It happened earlier this month, and in celebration of the event I opened a bottle of Pfendler Chardonnay, an appropriate and worthy choice. I’m talking about the official recognition of the Petaluma Gap American Viticultural Area (AVA), and the people who’ve spearheaded the move deserve a round of applause. (For those of you who don’t know what an AVA is, click here.)

The Petaluma Gap AVA comprises 4,000 acres of vineyards and 200,000 acres of land; 75 percent of those vines produce Pinot Noir, while Syrah and Chardonnay make up most of the remaining plantings (other grape varieties come in at less than 1 percent of the total in the AVA). The area is known for the wind and fog that visit it daily, and generally slower ripening times, which can result in the development of some fine flavors and the preservation of natural acidity, something good for everyone.

Eighty or so winegrowers, along with nine wineries, call the AVA home, and one of them is Pfendler Vineyards, the producer of the bottle I opened to celebrate the AVA’s birth. Kimberly Pfendler, the founder of the winery, sent me some thoughts about the recognition of the area:

I’ve long called the Petaluma Gap the most exciting emerging wine region in California, and the AVA recognition is a big step towards building awareness for our wines. My late-husband Peter Pfendler was one of the original pioneers of the Petaluma Gap, and began planning grapes here as early as 1992 and was the first to plant what is now known as the Gap’s Crown. Unfortunately, our signature fog and wind, which make the Petaluma Gap so interesting, were not a good fit for the Cabernet vines he planted. When I started Pfendler Vineyards 10 years ago I made it our goal to capture the Petaluma Gap’s distinct cool climate in elegant-style Chardonnay and Pinot Noir wines. We farm three estate vineyards on the western slopes of Sonoma Mountain. The combination of sun and fog results in wines with beautiful freshness and layers of nuanced flavors.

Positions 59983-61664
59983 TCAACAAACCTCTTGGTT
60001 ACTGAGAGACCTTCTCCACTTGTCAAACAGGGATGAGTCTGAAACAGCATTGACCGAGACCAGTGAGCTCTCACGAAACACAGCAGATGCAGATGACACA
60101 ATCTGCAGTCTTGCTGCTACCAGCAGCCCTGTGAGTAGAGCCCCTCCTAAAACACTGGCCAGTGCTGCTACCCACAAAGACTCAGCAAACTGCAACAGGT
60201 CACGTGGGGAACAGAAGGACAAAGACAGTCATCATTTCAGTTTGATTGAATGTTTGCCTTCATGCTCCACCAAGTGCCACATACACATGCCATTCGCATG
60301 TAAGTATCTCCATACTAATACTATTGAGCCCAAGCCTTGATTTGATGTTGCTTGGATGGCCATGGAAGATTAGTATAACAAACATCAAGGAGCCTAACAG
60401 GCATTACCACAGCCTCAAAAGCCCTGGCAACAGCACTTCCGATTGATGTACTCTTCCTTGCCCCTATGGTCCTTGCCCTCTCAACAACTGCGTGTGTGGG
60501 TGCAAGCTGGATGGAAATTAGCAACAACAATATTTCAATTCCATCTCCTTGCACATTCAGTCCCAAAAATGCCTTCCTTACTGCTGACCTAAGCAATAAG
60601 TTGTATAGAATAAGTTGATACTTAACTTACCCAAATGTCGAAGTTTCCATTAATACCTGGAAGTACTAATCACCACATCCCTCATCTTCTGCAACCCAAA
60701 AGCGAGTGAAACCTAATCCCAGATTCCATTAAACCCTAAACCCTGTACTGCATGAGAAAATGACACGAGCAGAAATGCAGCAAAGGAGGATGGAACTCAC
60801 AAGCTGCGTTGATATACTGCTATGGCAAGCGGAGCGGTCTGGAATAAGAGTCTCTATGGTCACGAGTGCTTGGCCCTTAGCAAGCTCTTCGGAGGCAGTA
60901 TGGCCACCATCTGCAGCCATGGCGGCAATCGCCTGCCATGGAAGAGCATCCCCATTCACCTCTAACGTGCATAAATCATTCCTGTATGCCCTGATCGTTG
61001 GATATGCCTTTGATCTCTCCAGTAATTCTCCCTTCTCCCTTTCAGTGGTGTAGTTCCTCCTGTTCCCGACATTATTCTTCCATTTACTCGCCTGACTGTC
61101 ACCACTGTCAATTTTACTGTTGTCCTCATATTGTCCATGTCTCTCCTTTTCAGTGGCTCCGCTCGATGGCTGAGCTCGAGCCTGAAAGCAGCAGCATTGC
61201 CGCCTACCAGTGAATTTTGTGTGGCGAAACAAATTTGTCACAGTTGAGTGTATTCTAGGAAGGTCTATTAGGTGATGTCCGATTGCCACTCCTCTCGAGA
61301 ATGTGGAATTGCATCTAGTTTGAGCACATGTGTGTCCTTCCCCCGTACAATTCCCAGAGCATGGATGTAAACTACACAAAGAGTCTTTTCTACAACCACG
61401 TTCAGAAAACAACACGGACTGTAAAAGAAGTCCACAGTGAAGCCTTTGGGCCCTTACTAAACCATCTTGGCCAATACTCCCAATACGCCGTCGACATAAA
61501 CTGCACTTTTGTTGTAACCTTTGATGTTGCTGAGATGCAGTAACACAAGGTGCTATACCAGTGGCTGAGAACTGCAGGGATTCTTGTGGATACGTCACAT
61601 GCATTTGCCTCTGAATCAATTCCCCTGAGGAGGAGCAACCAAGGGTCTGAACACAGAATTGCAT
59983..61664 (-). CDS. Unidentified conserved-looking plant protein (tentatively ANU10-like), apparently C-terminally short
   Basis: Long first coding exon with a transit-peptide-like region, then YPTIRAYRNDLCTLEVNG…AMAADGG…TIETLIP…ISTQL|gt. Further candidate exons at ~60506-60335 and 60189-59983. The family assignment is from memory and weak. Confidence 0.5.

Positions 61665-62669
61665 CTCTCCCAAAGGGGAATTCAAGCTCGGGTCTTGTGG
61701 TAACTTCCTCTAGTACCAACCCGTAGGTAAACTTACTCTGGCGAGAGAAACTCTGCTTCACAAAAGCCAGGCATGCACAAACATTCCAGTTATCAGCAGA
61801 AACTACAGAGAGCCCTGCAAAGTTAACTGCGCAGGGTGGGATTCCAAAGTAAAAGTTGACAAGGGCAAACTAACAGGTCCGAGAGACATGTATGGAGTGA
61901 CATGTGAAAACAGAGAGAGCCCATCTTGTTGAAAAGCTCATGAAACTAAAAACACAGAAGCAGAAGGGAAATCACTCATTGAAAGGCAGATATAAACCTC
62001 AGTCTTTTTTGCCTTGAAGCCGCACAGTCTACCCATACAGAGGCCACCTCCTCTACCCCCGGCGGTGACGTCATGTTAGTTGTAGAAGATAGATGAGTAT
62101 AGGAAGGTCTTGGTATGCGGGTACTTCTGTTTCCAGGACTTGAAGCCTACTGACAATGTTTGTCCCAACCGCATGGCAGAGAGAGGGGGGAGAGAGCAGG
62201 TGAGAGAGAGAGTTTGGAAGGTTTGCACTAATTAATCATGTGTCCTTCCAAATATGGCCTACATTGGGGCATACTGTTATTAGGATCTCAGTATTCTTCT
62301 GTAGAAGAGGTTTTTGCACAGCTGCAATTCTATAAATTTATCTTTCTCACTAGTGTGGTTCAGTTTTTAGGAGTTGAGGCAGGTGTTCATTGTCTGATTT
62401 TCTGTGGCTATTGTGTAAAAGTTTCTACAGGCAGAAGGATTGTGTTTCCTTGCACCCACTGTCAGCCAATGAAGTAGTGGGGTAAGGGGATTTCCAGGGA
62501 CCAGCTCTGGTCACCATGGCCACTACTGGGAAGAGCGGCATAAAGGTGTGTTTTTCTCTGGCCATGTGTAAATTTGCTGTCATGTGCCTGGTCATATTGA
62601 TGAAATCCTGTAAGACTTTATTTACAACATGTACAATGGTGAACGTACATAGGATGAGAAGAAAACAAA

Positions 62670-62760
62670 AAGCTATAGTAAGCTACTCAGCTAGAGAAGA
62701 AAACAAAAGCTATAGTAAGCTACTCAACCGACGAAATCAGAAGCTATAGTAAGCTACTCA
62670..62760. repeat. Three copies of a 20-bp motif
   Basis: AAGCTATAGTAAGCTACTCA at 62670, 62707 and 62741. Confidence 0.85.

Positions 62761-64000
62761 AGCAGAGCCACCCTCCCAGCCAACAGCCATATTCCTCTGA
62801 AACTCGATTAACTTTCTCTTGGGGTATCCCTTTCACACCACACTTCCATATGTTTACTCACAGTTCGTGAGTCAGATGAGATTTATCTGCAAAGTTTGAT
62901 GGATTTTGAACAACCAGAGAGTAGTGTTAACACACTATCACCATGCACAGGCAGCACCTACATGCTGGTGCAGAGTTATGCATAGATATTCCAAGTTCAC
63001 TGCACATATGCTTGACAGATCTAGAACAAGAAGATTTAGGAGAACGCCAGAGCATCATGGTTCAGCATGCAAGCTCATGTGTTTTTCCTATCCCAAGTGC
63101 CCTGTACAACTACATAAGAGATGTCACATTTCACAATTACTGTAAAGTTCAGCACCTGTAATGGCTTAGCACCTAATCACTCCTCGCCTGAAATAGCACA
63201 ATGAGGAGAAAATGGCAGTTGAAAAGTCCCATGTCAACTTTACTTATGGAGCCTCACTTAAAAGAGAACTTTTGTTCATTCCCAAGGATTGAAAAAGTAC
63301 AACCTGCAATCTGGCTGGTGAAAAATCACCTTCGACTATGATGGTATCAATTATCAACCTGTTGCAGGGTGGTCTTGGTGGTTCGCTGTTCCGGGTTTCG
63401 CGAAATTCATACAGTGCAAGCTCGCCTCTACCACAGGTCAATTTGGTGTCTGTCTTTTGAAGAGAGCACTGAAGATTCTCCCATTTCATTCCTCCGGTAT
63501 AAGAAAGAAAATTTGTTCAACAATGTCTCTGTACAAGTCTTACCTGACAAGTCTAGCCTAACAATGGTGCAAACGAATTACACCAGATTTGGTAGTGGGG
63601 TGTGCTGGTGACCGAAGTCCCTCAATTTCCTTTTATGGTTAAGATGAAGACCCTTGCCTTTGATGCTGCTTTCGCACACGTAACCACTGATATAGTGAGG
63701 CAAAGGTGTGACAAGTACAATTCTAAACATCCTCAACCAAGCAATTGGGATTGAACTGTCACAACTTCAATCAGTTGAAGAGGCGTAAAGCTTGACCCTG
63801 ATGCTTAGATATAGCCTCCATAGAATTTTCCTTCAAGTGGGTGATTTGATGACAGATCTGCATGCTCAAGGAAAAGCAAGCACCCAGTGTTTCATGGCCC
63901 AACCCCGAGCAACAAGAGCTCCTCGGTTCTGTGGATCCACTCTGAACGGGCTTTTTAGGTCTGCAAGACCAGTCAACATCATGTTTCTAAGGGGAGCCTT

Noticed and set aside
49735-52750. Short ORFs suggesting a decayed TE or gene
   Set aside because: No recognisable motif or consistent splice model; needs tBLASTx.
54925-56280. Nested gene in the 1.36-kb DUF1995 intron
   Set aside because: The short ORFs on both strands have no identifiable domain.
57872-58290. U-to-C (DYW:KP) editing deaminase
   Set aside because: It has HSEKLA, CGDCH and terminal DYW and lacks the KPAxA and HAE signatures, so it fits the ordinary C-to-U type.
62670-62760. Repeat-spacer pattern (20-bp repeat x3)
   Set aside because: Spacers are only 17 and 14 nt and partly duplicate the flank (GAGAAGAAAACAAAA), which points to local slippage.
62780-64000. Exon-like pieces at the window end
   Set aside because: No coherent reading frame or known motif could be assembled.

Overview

Pfendler Vineyards, the source of some very good Chardonnay and Pinot Noir. (Courtesy Pfendler Vineyards)

Pfendler is right about the flavors and freshness; the celebratory Chardonnay I tasted, the 2015 vintage ($38, 14.3 percent alcohol, 400 cases, Clone 4 and Hyde-Wente) is a fetching golden yellow in hue, and offers a bouquet of bright apple and gentle spice. Peach, lemon, and a slight toasty quality round out the taste. The aforementioned acidity is satisfyingly present, leading to a balanced finish. Drink this with a good cheese, say, a Camembert or an aged Cheddar, or pair with crab cakes, as I did.

Up next, tasting the 2015 Pinot Noir from Pfendler.

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